Matthew F. Davis

Matthew F. Davis

Posted

I can appreciate that this is a smoking/combustion issue to you, but I think that you will have a hard to getting it decided that way. Attorneys deal with problems, not specific legal issues. If your problem is that you want to vaporize cannabis, but are afraid that the landlord will complain, then most attorneys and most judges are going to look for the most direct route to a conclusive answer. Once a judge comes to a stopping point, the analysis usually stops there. Here, if you have are a medical marijuana user, then a judge likely would find that to prevent eviction, no matter what the lease may say about smoking. If the landlord violated the just cause ordinance, you would get the same result. These questions have clear, simple answers, while the difference between smoking and vaporizing is more nuanced. In addition to other considerations, if the judge made a decision based on the smoking/vaporizing question, the landlord could just change the lease to prohibit vaporizing (assuming it is month to month), and we would be right back to square one on the other issues. Sometimes all people want is an answer to a specific question like the one you have raised. I realize that it is frustrating when everyone insists on answering different questions, but that is just how the legal system works. Attorneys often have the same frustration with judges when courts do not reach our arguments because they decide matters on other grounds.

Asker

Posted

do u believe it is in my interest to volunteer to my landlord in writing i am a medical user of cannabis and while i take measures to avoid spreading smells from consumption

Asker

Posted

i am a lawyer myself but i would be willing to pay u to draft such a letter on my behalf if it was ur opinion this would be helpful to me

Matthew F. Davis

Matthew F. Davis

Posted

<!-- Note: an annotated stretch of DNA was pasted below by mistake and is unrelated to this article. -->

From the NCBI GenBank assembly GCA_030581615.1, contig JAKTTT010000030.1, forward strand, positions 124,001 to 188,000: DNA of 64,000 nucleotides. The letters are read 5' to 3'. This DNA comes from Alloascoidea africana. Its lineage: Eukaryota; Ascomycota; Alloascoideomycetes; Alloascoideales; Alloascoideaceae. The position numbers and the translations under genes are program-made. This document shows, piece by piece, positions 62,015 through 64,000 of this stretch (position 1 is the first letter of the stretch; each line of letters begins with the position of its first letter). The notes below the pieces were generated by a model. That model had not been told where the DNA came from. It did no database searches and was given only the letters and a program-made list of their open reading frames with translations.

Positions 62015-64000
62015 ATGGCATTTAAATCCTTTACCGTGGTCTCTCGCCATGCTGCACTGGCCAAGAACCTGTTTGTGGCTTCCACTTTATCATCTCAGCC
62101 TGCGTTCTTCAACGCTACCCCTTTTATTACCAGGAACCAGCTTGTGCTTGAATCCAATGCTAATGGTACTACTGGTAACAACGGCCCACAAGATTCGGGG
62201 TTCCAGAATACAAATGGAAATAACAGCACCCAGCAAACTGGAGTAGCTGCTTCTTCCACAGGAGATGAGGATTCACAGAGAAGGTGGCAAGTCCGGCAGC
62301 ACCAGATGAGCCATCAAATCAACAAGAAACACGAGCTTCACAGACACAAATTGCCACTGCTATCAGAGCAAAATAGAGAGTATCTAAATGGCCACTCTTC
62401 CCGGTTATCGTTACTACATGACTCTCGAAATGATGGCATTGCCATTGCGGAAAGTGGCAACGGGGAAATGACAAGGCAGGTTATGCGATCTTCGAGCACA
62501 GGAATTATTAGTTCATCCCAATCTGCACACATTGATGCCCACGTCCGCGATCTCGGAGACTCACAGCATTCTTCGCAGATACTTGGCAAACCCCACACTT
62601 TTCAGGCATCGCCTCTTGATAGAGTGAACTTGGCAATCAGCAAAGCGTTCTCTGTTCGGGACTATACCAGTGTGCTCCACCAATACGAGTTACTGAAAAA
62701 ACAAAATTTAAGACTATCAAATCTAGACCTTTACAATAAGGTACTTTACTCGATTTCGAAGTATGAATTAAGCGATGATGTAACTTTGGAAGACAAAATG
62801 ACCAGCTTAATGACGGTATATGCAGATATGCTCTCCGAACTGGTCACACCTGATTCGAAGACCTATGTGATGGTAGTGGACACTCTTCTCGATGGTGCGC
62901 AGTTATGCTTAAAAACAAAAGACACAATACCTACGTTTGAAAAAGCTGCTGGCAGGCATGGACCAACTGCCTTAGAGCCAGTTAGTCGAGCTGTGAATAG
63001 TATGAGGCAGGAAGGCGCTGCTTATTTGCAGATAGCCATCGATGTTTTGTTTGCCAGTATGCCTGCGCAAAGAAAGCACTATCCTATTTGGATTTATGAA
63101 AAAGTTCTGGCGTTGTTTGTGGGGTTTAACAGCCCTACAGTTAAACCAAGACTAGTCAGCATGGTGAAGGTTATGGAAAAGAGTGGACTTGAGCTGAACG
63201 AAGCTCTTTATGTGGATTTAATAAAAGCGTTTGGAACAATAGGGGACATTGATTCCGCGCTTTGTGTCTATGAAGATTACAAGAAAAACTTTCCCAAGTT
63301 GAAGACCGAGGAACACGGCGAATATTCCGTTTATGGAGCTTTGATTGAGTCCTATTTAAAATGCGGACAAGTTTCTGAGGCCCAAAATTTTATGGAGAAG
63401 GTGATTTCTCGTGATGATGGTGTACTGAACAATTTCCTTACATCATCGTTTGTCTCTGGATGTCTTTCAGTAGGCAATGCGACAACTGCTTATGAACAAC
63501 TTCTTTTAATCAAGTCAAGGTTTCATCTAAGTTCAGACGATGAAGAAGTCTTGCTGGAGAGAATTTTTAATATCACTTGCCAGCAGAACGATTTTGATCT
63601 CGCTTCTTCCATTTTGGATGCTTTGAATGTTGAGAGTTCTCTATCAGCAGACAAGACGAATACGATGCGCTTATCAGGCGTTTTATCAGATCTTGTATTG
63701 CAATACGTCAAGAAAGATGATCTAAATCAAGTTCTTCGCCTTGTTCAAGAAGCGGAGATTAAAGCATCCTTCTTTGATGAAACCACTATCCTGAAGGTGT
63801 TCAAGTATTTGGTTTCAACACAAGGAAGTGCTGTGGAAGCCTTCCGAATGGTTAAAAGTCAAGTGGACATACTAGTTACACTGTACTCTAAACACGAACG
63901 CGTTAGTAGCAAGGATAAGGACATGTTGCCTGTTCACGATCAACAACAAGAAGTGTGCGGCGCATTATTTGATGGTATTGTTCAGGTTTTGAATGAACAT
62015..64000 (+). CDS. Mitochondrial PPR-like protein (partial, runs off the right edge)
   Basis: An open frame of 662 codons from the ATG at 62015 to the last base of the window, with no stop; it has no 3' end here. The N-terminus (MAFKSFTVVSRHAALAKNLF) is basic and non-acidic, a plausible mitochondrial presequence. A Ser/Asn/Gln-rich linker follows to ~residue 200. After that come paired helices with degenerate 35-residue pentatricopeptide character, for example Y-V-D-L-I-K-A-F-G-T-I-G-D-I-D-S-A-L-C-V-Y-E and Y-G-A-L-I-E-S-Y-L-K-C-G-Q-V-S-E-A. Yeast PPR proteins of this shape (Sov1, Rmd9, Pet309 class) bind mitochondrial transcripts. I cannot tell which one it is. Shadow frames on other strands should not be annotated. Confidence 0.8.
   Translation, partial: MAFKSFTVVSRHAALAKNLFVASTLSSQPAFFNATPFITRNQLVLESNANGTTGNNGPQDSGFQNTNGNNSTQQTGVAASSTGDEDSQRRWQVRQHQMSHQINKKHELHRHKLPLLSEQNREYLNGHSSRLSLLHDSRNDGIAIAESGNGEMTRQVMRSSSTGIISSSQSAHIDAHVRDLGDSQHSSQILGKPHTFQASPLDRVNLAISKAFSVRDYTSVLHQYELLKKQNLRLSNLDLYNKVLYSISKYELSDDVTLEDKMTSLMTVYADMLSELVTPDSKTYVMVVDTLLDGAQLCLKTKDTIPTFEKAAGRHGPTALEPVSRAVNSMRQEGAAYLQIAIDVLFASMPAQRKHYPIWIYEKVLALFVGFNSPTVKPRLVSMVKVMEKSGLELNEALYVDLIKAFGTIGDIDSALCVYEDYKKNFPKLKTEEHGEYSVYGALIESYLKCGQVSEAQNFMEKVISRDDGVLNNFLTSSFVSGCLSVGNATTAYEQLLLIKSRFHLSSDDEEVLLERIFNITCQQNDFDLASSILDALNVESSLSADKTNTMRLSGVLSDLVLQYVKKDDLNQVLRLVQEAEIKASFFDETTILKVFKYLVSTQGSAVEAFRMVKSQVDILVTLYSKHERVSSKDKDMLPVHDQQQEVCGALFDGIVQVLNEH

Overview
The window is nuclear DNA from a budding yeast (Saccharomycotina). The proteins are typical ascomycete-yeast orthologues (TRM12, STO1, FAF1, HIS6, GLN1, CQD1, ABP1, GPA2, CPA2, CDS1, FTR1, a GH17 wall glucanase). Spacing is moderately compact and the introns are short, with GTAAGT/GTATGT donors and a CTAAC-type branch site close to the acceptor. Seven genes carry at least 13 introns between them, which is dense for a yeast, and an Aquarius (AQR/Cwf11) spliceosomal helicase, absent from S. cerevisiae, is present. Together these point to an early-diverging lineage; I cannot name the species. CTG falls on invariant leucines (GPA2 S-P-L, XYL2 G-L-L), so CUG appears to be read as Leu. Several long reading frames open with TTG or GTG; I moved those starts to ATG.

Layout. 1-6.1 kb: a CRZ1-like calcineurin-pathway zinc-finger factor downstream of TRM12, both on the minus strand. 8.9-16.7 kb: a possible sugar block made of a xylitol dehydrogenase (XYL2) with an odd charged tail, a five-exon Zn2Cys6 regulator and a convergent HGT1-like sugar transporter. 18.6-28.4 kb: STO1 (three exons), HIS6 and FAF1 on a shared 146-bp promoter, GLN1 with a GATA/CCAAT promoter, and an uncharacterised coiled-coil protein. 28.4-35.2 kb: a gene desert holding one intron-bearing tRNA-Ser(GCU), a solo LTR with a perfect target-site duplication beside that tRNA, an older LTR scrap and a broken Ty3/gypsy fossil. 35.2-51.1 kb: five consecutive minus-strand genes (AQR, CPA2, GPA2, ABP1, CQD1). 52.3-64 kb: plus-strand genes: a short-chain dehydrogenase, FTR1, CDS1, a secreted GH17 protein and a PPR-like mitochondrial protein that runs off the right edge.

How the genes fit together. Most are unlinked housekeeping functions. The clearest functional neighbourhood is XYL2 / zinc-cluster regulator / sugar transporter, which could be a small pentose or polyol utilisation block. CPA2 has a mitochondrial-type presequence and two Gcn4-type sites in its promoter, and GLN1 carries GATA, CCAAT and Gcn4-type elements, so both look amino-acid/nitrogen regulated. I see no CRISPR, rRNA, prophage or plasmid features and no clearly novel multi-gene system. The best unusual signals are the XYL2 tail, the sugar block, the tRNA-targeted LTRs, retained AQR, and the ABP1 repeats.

It is hard to say with such limited facts. In my experience, context is very important here. By sending the landlord something in writing, you are preventing him for claiming ignorance. I don't know of any law on the subject of cannabis use under disability law, but it would seem to be a good fit. The requirements to get a prescription should satisfy the definition of a disability. Once you put the landlord on notice that you are a medical marijuana user, it will have to take that into account before taking any action against you. If you are in Seattle, you would have the just cause ordinance on top of that. You also would have the argument that you are not smoking. If vaporizing cannabis is smoking, then what about frying smelly fish? I assume that you want to stay in the property and are to giving the landlord other reasons to evict you. If that is the case, then I think you are better off controlling how and when the landlord learns of your cannabis use than leaving it chance. Among other things, you can present it in the light most favorable to you. If I were formulating a notice, it would go something like this: "Landlord, just wanted to let you know that I am a medical cannabis user. Iuser cannabis to treat my ______, which is a disability under Washington fair housing law. I know that accommodating the disabilities of tenants can be a pain sometimes, and I am making every effort to minimize that. Although it would be easiest to smoke the cannabis, I am vaporizing it instead because of the no smoking provision in the lease. With vaporizing, there is no smoke, but still some smell. I will do what I can to minimize that. Thanks in advance for your understanding." You have the chance to have the first statement between you and your landlord. A notice like this would be gold for any attorney in a fight with the landlord because you were not just saying, "I use cannabis, and you can't stop me," like other people might. For a landlord's perspective, a notice like this about as bad as it gets, because the landlord is going to look like the bad guy if it does anything. I doubt that you really need legal help to draft the letter. You could tailor these ideas to your situation. If you do want help, let me know.